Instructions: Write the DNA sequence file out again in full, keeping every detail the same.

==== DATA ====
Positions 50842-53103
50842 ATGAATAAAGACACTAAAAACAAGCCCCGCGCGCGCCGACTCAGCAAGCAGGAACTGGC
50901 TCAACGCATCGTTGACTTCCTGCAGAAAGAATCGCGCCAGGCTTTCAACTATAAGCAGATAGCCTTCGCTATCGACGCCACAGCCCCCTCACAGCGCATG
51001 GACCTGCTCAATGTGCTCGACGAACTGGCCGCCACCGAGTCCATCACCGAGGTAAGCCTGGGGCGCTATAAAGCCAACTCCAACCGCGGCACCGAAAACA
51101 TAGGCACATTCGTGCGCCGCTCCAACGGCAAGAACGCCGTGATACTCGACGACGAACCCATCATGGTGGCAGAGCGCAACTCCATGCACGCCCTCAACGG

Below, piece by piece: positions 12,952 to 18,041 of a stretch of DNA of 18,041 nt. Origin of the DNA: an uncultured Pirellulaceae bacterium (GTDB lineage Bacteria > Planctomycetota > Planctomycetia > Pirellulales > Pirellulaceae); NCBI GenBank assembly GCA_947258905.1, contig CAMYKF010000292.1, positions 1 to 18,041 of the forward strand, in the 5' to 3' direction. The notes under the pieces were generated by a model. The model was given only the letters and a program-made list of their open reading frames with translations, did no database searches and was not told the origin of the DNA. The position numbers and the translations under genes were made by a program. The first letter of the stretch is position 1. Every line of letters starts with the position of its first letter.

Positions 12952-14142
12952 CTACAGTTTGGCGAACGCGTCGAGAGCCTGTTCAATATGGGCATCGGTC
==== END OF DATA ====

Positions 50842-53103
50842 ATGAATAAAGACACTAAAAACAAGCCCCGCGCGCGCCGACTCAGCAAGCAGGAACTGGC
50901 TCAACGCATCGTTGACTTCCTGCAGAAAGAATCGCGCCAGGCTTTCAACTATAAGCAGATAGCCTTCGCTATCGACGCCACAGCCCCCTCACAGCGCATG
51001 GACCTGCTCAATGTGCTCGACGAACTGGCCGCCACCGAGTCCATCACCGAGGTAAGCCTGGGGCGCTATAAAGCCAACTCCAACCGCGGCACCGAAAACA
51101 TAGGCACATTCGTGCGCCGCTCCAACGGCAAGAACGCCGTGATACTCGACGACGAACCCATCATGGTGGCAGAGCGCAACTCCATGCACGCCCTCAACGG

Below, piece by piece: positions 12,952 to 18,041 of a stretch of DNA of 18,041 nt. Origin of the DNA: an uncultured Pirellulaceae bacterium (GTDB lineage Bacteria > Planctomycetota > Planctomycetia > Pirellulales > Pirellulaceae); NCBI GenBank assembly GCA_947258905.1, contig CAMYKF010000292.1, positions 1 to 18,041 of the forward strand, in the 5' to 3' direction. The notes under the pieces were generated by a model. The model was given only the letters and a program-made list of their open reading frames with translations, did no database searches and was not told the origin of the DNA. The position numbers and the translations under genes were made by a program. The first letter of the stretch is position 1. Every line of letters starts with the position of its first letter.

Positions 12952-14142
12952 CTACAGTTTGGCGAACGCGTCGAGAGCCTGTTCAATATGGGCATCGGTC